Located on top of the Amager Bakke power plant is Copenhill, an artificial ski slope. The power plant converts waste into energy and remains one of the most unique ski slopes on the planet. In addition to the ski slope, Copenhill offers a climbing wall, hiking trails, a park, snow tubing, and a cafe. What may be the reasons behind the ski slope and its environmental friendliness
The power plant’s ski slope was designed by the architecture firm Bjarke Ingels Group (BIG).
Construction of Copenhill started in 2013 and was completed in 2019. Denmark generates more waste than any other EU country, and Copenhill helps manage this waste by incinerating it and creating clean energy. The power plant eliminates 440,000 tons of garbage annually and provides affordable energy for 150,000 homes. The building’s interior layout is organized by machinery size, resulting in a roof with a consistent slope and a 180-degree turn in the middle.
The long ramp on the roof has been transformed into an artificial ski slope that is open year-round.
Copenhagen’s urban planning policy aims to create a varied urban life accessible to everyone. The city embraces eccentric ideas and aims to make urban spaces enjoyable for citizens of all backgrounds. Copenhill exemplifies this approach by integrating a waste incinerator into the social fabric of the city.
Visitors to Copenhill can also enjoy a rooftop bar, a large climbing wall, and a garden with a running and hiking trail. The building’s rooftop amenities are accessible through several elevators, including a glass elevator offering views of the waste treatment plant.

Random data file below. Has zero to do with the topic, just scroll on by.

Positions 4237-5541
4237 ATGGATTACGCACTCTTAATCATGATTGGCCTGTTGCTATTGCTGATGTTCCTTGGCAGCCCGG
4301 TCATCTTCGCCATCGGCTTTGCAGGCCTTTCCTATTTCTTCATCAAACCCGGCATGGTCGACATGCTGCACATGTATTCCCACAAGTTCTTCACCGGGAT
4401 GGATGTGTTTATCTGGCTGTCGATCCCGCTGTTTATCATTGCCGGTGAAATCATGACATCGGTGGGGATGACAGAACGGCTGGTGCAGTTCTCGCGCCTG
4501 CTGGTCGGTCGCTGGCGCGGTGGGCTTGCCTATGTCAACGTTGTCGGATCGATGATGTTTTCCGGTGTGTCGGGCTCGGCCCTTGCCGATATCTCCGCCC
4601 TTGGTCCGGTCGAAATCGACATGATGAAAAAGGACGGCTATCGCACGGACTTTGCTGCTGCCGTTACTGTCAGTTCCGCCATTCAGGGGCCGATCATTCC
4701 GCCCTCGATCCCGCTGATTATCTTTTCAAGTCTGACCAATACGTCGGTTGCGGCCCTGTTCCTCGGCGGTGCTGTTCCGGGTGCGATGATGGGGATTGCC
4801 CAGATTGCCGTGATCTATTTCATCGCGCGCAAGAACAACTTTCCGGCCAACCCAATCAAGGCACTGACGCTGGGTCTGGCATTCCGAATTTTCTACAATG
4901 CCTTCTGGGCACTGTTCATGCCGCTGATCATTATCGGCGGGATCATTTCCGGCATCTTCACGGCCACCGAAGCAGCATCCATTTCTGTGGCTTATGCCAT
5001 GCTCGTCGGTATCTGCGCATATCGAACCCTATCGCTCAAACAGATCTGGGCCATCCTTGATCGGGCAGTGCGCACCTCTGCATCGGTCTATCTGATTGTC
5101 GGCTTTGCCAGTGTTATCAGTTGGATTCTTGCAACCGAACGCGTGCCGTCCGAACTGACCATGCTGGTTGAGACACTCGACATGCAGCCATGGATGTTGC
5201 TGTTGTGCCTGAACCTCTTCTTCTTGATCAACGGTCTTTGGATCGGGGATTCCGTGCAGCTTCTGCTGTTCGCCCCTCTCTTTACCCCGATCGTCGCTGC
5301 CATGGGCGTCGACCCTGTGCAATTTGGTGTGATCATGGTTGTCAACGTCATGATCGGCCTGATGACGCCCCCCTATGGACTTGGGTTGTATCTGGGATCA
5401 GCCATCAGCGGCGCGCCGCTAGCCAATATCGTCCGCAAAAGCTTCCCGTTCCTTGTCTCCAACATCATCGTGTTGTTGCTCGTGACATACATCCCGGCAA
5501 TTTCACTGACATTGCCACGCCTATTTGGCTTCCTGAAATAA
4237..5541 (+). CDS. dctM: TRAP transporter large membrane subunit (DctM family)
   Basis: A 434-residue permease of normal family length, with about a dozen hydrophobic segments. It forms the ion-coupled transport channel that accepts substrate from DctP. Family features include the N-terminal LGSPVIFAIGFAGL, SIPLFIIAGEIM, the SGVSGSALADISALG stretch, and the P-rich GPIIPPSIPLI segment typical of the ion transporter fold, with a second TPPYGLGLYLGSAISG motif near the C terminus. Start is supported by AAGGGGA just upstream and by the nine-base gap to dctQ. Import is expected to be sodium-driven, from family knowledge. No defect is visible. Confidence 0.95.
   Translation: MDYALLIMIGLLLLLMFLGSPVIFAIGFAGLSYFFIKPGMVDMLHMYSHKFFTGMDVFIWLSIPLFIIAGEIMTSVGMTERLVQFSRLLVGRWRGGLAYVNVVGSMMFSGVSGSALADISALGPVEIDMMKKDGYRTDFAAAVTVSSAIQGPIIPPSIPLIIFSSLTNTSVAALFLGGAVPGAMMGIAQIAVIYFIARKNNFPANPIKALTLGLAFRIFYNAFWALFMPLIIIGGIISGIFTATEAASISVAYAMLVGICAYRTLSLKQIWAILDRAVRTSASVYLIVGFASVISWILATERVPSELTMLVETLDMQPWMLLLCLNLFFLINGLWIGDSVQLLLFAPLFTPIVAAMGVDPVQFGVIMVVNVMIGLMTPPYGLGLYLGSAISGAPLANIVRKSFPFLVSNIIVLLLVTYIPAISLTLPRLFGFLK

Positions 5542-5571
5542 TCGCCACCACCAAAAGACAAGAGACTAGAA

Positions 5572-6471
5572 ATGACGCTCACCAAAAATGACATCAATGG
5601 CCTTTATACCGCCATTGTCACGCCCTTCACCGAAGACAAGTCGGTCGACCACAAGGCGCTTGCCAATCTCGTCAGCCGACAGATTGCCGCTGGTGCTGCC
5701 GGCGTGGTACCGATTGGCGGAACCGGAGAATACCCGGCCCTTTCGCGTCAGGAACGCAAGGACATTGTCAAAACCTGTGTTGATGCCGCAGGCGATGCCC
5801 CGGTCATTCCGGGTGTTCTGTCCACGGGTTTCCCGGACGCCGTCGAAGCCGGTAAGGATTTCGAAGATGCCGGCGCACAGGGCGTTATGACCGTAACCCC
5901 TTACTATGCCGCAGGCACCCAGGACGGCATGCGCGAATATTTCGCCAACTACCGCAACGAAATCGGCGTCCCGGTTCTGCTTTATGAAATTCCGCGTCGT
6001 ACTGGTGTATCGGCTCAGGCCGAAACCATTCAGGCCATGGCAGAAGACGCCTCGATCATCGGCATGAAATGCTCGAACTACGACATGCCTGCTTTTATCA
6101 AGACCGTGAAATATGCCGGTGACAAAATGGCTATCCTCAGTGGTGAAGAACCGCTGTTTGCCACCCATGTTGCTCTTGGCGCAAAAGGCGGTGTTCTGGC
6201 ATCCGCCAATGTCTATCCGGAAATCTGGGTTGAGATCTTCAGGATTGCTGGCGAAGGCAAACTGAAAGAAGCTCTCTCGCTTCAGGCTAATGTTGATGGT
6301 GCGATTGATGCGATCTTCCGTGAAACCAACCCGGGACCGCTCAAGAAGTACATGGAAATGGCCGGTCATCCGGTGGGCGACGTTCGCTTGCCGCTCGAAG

Copenhill’s exterior features interlaced aluminum blocks and glass panels. Bjarke Ingels describes Copenhill as an example of “hedonistic sustainability” that enhances the lives of citizens. The project supports health and well-being by promoting physical activity and providing access to green spaces.
Copenhagen’s appetite for risk and innovation is evident in projects like Copenhill. The city’s urban planning policy encourages ambitious proposals that prioritize public life. Other playful and innovative projects in Copenhagen include rooftop playgrounds and parks with unique features. Copenhagen’s culture values public spaces and promotes imaginative uses of these areas.
The popularity of innovative projects has led to a culture shift in how the city is perceived. The Copenhill project was chosen for its exciting and visionary proposal. Copenhagen continues to transform into a more physically engaging and healthy environment. The city’s commitment to quality of life and happiness drives its ongoing development. Copenhagen’s trajectory reflects a transformation towards a more active and engaging urban environment.